Switching from LDL Apheresis to PCSK9 Inhibitor: Effects on Lipids, Quality of Life

Cholesterol bloodstream
Cholesterol bloodstream
An undesirable lipoprotein effect of LDL apheresis is the lowering of high-density lipoprotein (HDL) cholesterol.

Low-density lipoprotein (LDL) cholesterol apheresis is an effective treatment in lowering LDL cholesterol, improving clinical endpoints, and lowering lipoprotein(a) [Lp(a)] in patients with heterozygous familial hypercholesterolemia (FH) who cannot tolerate statins, due to unacceptable side effects (eg, muscle pain).1,2 However, an undesirable lipoprotein effect of LDL apheresis is the lowering of high-density lipoprotein (HDL) cholesterol.1 Moreover, apheresis is invasive and time consuming, with resulting compromise of quality of life (QOL).3 Apheresis is also expensive, with “substantial annual costs” representing a “barrier to optimal treatment of FH.”4

Proprotein convertase subtilisin/kexin type 9 (PCSK9) inhibitors have been found to be an effective way of reducing LDL cholesterol and Lp(a) and are used in several settings — eg, when statin therapy is ineffective or if it is not tolerable. Their mechanism of action is to increase LDL receptor function via decreased degradation. Evolocumab and alirocumab, both monoclonal antibodies, are approved and available PCSK9 inhibitors, and both have been found to be effective and well tolerated.3

A recent study conducted by Lappegård et al3 explores lipid profiles and QOL in three patients with heterozygous FH and coronary heart disease, who had already been established in long-term weekly apheresis for 135 ± 13(SD) months. Subjects were transitioning to bi-weekly subcutaneous evolocumab. The patients began taking evolocumab and blood samples were analyzed before and after the last LDL apheresis (week 0) treatment, and immediately before evolocumab administration (week 1), and then biweekly before administration of evolocumab (weeks 3, 5, and 7). QOL was assessed at weeks 1, 3, and 7, using the standardized EuroQol questionnaire (EQ-5D-3L).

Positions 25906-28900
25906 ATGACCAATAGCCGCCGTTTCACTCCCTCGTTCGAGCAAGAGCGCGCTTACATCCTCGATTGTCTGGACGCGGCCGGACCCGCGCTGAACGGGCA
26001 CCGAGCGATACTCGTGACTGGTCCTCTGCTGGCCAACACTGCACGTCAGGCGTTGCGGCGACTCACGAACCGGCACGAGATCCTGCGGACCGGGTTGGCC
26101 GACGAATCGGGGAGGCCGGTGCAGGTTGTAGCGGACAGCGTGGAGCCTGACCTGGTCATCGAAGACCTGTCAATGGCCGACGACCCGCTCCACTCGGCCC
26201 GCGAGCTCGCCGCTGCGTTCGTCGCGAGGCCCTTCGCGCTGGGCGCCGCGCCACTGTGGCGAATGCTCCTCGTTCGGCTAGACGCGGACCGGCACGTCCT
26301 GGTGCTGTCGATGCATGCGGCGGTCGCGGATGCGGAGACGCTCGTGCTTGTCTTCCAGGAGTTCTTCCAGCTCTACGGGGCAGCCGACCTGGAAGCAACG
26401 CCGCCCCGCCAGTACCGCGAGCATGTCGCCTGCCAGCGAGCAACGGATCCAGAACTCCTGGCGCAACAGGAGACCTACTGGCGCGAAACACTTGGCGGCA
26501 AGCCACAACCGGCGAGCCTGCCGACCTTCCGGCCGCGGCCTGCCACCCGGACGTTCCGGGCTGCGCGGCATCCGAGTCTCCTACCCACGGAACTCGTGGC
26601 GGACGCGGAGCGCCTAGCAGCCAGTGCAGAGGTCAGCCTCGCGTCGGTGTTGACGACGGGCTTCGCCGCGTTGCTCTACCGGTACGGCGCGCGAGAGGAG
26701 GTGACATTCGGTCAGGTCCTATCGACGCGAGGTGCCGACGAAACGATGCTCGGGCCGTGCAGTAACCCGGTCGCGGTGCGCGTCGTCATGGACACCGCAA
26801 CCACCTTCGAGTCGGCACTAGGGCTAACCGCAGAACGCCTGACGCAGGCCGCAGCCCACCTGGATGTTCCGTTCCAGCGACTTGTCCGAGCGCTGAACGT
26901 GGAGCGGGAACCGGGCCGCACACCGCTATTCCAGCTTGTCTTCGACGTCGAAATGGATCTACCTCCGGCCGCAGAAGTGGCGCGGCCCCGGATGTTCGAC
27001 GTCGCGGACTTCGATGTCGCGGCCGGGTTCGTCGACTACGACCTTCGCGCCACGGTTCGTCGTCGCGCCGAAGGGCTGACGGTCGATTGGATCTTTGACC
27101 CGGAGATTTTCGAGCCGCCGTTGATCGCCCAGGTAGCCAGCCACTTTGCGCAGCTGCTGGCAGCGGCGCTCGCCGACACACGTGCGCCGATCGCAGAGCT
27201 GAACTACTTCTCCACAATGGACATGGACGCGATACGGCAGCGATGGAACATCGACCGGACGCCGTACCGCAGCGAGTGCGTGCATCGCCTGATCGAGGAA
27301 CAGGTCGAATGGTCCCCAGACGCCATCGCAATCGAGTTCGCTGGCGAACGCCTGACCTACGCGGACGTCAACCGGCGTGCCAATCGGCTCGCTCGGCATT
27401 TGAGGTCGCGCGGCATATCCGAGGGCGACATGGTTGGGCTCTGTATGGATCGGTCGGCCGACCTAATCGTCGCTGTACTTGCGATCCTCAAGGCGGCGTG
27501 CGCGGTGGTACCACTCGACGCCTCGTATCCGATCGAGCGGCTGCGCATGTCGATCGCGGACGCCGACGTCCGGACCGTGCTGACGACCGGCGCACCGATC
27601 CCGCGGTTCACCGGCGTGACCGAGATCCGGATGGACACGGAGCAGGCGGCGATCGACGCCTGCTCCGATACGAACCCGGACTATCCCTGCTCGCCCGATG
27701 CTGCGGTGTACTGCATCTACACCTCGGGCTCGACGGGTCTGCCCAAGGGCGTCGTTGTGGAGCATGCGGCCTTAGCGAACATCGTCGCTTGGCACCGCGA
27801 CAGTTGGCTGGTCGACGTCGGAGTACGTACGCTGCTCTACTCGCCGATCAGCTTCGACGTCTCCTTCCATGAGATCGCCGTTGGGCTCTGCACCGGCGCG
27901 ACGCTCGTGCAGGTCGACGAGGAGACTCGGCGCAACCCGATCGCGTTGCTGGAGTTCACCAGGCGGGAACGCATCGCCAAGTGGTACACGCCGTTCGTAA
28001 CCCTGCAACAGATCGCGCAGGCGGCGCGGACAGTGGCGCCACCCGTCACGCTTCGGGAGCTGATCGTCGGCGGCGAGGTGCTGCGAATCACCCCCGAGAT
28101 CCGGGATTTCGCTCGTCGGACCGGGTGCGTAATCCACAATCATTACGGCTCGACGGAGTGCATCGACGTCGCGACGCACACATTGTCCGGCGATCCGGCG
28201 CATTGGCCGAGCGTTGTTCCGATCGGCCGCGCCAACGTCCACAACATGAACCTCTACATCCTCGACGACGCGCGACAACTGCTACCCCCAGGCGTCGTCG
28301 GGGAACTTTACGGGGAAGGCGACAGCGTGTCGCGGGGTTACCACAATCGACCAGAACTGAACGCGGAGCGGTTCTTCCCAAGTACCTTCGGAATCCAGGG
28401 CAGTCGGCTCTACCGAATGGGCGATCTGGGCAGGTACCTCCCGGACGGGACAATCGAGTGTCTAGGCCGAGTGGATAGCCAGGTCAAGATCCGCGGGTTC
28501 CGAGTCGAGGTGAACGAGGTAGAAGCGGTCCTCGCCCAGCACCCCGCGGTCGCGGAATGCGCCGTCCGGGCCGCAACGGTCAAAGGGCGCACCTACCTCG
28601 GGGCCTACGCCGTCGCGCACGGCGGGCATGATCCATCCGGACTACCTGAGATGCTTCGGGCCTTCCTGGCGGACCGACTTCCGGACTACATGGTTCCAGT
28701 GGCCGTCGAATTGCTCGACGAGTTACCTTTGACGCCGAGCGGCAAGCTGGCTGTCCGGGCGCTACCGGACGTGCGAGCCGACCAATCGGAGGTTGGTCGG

The researchers chose a seven-week protocol because several studies have demonstrated that most LDL reduction is obtained by week 4 of treatment with PCSK9 inhibitors.5-7 They felt it was “reasonable to assume” that in their study, maximum effect of evolocumab would be achieved at week 7.

Prior to the final LDL apheresis, the highest untreated LDL level was 10.3 ± 0.8 mmol/L, 5.5 ± 0.9 mmol/L pre-apheresis and 1.2 ± 0.2 mmol/L post-apheresis (p = 0.02). One week after apheresis, the LDL level was 6.1 ± 0.7 mmol/L. After three (bi-weekly) injections of evolocumab, LDL-C was 5.0 ± 0.7 (P < 0.001).